I’ve not raced much recently. Part of it is in my body. Part of it is in my head. A few months back, while doing a great run that included the Nature Study Trail, I decided I’d do Paine to Pain.
P2P is the creation of my friend and former clubmate Eric Turkwitz. He engineered the conceptual and to some extent physical binding of three discrete trails with the relevant municipalities and Westchester County into what is known as the Colonial Greenway. It happens to be a 13-or-so mile loop, one mile of which is on roads. I’ve been running on some of these trails since high school, over 40 years ago and have done certain stretches hundreds of times. To celebrate the creation of the system, Eric came up with the idea of having a race, and it has grown until it sells out. Today’s was the 6th edition.
The course itself is interesting because it consists of different trails. After a half-mile uphill and a quick down, one enters Leatherstocking Trail in New Rochelle. (Named for the series by James Fenimore Cooper, who lived nearby.) This trail exists because someone wanted to build a bridge across Long Island Sound and wanted an entry road. The bridge was not built so the road was not needed, and New Rochelle and the Town of Mamaroneck converted it into a trail. For the swampier parts, Mamaroneck built boardwalks. This trail grew up as a path through the woods and that’s what it is. So it’s narrow, it goes up and down short hills, it requires traversing rocks and trees. It is, in short, “technical”. It takes you to about mile 3.5. When I’ve run it as a work-out, I’ve always found it brutal. One can’t relax on a trail like this. This would be my downfall. I’ll get to that. Then onto Saxon Woods, a County Park. It begins with similarly technical stretches, but not as dramatic as Leatherstocking. Then it eases up and the final trail stretch, which takes one down the Hutch, to the west of Twin Lakes, and through Nature Study, is relatively placid, with one big uphill.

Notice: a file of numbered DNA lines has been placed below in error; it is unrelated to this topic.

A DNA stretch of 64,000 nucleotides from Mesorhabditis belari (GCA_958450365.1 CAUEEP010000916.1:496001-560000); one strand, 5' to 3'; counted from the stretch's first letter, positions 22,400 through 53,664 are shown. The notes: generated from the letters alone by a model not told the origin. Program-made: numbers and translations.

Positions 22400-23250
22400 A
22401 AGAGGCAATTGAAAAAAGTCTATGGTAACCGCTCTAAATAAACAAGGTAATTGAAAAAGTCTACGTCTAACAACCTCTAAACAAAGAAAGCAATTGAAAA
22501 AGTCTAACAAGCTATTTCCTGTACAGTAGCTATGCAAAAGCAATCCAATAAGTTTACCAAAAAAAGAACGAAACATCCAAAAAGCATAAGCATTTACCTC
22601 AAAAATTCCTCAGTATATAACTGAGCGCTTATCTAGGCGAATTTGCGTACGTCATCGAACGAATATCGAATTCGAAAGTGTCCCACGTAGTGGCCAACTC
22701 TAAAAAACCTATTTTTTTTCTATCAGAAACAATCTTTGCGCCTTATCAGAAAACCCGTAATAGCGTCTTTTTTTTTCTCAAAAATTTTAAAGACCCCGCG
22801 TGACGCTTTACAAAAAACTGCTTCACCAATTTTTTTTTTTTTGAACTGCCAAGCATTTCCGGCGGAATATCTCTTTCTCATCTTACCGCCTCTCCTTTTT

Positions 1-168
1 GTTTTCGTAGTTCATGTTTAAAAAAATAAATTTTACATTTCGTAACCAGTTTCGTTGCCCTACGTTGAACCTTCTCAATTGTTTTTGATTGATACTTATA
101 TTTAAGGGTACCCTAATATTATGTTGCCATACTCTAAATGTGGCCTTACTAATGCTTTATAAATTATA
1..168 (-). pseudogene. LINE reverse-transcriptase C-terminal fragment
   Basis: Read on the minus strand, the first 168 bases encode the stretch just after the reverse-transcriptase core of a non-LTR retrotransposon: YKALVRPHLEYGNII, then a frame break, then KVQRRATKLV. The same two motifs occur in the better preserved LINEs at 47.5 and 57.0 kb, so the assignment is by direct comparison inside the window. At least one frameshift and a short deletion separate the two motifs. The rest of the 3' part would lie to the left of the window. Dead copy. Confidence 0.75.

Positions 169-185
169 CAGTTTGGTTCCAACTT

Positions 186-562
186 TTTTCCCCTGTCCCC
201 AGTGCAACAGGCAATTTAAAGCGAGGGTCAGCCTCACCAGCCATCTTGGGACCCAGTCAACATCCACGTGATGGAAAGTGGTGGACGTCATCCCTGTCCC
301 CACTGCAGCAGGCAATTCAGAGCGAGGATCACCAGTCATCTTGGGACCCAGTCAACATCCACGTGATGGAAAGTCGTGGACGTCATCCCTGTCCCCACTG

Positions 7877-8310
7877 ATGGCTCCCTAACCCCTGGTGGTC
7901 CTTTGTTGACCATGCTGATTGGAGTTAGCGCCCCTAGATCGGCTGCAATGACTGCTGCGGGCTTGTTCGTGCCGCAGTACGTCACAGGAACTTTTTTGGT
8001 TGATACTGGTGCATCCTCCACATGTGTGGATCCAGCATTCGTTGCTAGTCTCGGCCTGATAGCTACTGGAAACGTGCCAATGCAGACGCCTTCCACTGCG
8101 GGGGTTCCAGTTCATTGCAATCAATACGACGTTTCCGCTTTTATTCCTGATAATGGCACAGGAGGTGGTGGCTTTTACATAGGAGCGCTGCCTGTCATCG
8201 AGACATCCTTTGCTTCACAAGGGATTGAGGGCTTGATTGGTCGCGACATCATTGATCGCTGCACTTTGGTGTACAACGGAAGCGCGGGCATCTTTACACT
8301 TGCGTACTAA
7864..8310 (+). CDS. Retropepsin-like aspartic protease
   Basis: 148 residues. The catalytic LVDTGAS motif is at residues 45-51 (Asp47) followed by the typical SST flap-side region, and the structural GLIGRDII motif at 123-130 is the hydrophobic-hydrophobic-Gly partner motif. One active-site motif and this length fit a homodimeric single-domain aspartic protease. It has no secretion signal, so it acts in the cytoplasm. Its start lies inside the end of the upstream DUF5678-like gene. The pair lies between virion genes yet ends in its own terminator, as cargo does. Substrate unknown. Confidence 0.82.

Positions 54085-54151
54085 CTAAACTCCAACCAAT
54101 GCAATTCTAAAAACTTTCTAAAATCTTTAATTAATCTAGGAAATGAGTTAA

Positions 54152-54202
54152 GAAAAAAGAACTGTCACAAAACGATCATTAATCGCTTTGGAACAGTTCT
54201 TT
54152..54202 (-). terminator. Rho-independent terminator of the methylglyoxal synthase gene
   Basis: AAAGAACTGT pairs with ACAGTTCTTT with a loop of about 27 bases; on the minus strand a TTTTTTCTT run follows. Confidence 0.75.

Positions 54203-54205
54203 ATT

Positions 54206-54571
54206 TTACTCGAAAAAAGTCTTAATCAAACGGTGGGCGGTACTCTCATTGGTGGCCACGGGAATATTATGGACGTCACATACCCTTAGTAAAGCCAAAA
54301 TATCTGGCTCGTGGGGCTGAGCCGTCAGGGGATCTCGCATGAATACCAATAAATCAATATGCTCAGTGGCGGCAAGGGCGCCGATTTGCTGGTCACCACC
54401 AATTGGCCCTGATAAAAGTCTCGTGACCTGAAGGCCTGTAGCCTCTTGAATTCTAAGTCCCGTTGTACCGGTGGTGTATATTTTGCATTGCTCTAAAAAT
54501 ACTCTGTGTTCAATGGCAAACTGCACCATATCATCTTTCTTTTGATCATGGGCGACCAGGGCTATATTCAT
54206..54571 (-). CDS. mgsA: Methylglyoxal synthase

So much for my course description.
So those months ago I was getting longer and longer runs in. Some were struggles, but more and more were crossing that chasm into smooth-relaxed-fast. This is when I decided to do P2P. Then injuries — I’ve been struggling as to my shoes and have now gone back to Brooks Pure Flows — but P2P was out there. I entered about a month ago. I then found myself in a stretch where I was having difficultly soloing past 30 minutes. This is the brain part. No matter how fast, or slow, I went, I struggled. So I headed down on Saturdays to run with the Van Cortlandt Track Club, and that helped enormously. I’m not an official member yet, but will join shortly. I lost some training while on vacation in the Bershires but last Saturday ran 8 miles, mostly with VCTC’s Kevin Shelton-Smith, on flat trails at Van Cortlandt and felt very strong followed on Sunday with 7.3 at the Rockies with Charles Scott (who I met via some interesting but irrelevant internet stuff). I gave blood on Sunday and missed running because of my schedule until Friday.
I was, naturally, more than a little nervous as raceday approached. I had a plan. I’d take it real easy through mile 5. Then I’d have only an 8-miler about which to be serious. Piece of cake. Go through 5 at 40 and then 1:40 would be a snap.
This was the plan. It did not work. I had not run on anything like Leatherstocking in a very long time. Up/down, right/left. Avoid this root and that rock. As I said, you can’t take this trail “easy”. By mile 2 I knew I was in deep trouble. On the longest mid-race paved stretch I stopped for the first of many times. There are those who say it’s mental. It wasn’t. My legs were screaming. It was humid, and my shirt and shorts were already soaked.